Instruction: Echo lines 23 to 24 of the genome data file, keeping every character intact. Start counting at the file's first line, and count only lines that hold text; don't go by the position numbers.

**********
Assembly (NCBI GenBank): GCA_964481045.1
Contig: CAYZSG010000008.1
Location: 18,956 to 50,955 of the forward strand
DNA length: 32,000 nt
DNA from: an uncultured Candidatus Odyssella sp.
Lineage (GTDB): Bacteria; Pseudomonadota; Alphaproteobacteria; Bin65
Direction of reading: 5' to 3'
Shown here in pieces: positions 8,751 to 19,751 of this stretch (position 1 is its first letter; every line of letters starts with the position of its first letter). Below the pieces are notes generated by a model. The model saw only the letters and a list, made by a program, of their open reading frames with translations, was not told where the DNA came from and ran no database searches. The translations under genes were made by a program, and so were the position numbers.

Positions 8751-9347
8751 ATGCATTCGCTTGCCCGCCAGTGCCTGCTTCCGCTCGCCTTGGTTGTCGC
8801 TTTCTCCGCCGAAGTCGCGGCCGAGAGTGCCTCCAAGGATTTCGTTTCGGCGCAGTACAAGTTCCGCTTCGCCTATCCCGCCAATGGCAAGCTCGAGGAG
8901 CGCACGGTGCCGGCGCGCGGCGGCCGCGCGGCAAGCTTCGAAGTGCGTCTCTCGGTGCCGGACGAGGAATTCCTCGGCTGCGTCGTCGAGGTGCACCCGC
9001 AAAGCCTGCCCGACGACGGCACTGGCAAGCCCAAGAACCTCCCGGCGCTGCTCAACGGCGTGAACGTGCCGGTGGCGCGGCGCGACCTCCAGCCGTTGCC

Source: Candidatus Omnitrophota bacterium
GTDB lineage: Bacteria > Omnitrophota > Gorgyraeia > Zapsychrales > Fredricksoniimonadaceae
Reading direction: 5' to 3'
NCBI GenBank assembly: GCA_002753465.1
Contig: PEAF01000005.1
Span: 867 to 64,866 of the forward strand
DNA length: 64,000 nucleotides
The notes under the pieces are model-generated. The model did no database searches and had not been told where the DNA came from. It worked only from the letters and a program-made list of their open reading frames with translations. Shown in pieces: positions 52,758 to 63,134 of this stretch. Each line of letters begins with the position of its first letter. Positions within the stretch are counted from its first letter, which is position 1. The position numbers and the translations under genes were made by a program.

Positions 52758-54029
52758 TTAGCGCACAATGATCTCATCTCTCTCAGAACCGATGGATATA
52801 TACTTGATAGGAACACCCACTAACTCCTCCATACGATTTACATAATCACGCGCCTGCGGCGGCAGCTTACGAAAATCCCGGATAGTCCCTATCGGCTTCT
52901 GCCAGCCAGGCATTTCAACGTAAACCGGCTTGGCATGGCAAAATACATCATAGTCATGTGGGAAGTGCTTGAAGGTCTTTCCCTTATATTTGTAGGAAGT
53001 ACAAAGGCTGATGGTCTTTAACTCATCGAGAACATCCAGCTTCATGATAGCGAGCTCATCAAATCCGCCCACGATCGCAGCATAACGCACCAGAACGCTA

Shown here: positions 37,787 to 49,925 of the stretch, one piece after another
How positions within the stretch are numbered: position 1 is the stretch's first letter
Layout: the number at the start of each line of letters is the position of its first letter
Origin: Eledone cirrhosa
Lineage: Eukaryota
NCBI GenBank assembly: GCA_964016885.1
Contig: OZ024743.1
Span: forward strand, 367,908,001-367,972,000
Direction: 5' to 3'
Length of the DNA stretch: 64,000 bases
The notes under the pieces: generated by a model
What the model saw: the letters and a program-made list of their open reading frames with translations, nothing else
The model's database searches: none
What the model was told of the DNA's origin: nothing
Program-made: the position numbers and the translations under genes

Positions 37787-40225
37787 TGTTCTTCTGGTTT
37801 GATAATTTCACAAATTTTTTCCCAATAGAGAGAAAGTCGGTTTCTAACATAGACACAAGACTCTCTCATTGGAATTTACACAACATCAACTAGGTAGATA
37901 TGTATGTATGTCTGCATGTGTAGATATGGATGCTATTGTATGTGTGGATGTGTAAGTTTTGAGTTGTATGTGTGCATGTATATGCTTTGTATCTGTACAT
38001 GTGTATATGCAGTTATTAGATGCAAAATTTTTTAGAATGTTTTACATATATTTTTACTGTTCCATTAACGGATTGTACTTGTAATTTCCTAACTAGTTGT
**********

52758 TTAGCGCACAATGATCTCATCTCTCTCAGAACCGATGGATATA
52801 TACTTGATAGGAACACCCACTAACTCCTCCATACGATTTACATAATCACGCGCCTGCGGCGGCAGCTTACGAAAATCCCGGATAGTCCCTATCGGCTTCT